Hydropowered crypto mining gets nod from Kyrgyz president: Report

Friday, 28 Jul 2023

Cointelegraph By Helen Partz

Original Article

Kyrgyz President Sadyr Japarov promised to distribute money from crypto mining at the hydropower plant to “ordinary people.”


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The Kyrgyz Republic, a central Asian state bordering China, is reportedly growing its cryptocurrency mining powers with support of the local government.

Kyrgyz President Sadyr Japarov has given a nod to building a crypto mining farm at a hydroelectric power plant, Kyrgyzstan’s national news agency Kabar reported on July 27.

The government of Kyrgyzstan plans to spend up to $20 million to build a cryptocurrency mining facility at the Kambar-Ata-2 Hydro Power Plant.

According to the president, running a crypto mining farm will allow the government to avoid energy losses associated with non-used power from the power plant, the report said.

Since launching Kambar-Ata-2 in 2010, Kyrgyzstan has lost 6.8 billion kilowatt-hours (kWh) of energy due to this issue, Japarov reportedly said. By establishing the mining farm, the Kyrgyz government will be able to deploy the remaining energy wisely and bring benefits to the country’s budget, the president noted, stating:

“As soon as the mining farm starts working, the earned money will go to the power engineers or, to be more precise, to the ordinary people. Each tyiyn, every kWh will be under the control of power engineers. Everything will be automated and under our control.”

The report somewhat contradicts recent energy-related news in Kyrgyzstan. On July 24, the Kyrgyz president announced a state of emergency in the energy sector of Kyrgyzstan, which is scheduled to start on Aug. 1, 2023, and expected to end on Dec. 31, 2026. According to official data, the emergency situation is caused by climate challenges, a low inflow of water into the Naryn River basin and the lack of generating capacity due to excessive growth of energy consumption.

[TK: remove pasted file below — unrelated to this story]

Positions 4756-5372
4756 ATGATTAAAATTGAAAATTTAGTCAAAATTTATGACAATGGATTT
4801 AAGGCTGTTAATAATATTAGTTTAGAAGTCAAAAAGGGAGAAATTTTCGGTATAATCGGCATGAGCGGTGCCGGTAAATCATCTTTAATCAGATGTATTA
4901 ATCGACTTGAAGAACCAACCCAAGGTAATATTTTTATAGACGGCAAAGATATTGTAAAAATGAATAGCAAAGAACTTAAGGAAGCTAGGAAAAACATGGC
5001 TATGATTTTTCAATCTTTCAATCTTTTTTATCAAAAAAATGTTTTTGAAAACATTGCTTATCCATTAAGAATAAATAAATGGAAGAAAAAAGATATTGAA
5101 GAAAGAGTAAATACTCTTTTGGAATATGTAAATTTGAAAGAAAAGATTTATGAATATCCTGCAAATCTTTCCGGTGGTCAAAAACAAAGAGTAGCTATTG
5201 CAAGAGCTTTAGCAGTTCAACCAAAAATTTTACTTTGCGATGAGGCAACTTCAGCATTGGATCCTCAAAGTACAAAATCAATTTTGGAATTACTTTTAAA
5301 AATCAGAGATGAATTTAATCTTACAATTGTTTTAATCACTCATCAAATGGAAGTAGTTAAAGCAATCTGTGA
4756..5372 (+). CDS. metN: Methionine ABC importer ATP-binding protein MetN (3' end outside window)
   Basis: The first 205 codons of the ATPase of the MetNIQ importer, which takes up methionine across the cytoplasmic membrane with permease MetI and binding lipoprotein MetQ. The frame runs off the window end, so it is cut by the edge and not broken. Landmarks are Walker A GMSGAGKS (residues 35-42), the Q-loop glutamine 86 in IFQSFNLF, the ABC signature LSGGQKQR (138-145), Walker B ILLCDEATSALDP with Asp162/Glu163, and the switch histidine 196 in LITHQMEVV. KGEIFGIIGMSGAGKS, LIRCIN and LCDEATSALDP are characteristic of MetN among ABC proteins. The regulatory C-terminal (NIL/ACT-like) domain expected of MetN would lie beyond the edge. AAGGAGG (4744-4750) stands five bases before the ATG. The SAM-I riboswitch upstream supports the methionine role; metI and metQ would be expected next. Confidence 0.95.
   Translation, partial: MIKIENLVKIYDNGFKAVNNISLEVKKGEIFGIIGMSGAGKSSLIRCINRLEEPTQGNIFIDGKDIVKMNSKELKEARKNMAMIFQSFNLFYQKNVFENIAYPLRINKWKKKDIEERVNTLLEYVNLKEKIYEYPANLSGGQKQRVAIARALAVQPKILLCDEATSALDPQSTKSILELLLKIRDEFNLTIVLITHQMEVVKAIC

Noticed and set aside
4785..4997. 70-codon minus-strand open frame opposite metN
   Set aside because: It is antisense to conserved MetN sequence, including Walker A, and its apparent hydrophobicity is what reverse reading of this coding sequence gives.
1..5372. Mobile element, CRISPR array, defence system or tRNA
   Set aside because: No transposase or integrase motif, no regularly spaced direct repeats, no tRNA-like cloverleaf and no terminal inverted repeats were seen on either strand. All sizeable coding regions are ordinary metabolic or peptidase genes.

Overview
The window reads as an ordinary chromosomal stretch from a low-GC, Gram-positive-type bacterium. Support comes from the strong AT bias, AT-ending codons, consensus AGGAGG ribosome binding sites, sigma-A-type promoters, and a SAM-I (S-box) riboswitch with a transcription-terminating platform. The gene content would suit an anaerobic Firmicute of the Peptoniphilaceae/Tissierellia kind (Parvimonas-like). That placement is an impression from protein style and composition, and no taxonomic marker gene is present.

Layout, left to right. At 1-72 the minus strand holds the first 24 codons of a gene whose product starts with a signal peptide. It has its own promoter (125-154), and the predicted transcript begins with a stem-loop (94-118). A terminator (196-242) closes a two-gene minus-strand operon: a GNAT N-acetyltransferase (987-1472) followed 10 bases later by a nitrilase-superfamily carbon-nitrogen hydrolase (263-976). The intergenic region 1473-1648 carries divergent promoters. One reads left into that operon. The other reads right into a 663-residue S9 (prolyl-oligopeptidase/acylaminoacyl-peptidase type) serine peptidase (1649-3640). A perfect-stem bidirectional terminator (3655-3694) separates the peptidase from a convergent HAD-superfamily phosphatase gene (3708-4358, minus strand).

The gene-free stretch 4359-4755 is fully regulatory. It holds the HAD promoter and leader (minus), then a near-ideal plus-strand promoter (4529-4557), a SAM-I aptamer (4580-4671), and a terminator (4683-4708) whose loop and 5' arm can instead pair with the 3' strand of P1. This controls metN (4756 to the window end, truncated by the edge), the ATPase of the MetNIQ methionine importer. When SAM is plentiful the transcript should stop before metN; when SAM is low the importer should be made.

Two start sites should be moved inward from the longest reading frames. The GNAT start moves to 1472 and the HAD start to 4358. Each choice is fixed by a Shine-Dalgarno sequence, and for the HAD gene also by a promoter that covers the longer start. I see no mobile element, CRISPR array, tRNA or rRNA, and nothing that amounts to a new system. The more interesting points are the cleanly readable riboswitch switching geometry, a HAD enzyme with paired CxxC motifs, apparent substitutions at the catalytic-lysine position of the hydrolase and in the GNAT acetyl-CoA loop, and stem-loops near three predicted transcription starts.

In the latest report by Kabar, Japarov stressed that crypto mining will be tariffed at the highest rate available in Kyrgyzstan, though, or around 5 Kyrgyzstani soms ($0.057) per kW.

The press office of the Kyrgyz government didn’t immediately respond to Cointelegraph’s request for comment. This article will be updated pending new information.

Government authorities in Kyrgyzstan have been increasingly looking at cryptocurrency as an opportunity to boost the local economy.

Related: Bitcoin mining difficulty hits all-time high as BTC miner selling peaks

In March 2022, Kyrgyz lawmaker Karim Khanjeza called on the authorities in Kyrgyzstan to legalize the cryptocurrency industry during a parliamentary committee meeting. The official urged the government to develop a legal framework for crypto, arguing that “nothing is growing as fast as cryptocurrency.”

Despite introducing some regulations for crypto exchanges in 2021, the government of Kyrgyzstan has not passed any crypto-related laws so far. A few years ago, a former government official also argued that cryptocurrency mining was a major factor driving the energy crisis in Kyrgyzstan.

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Cointelegraph By Helen Partz

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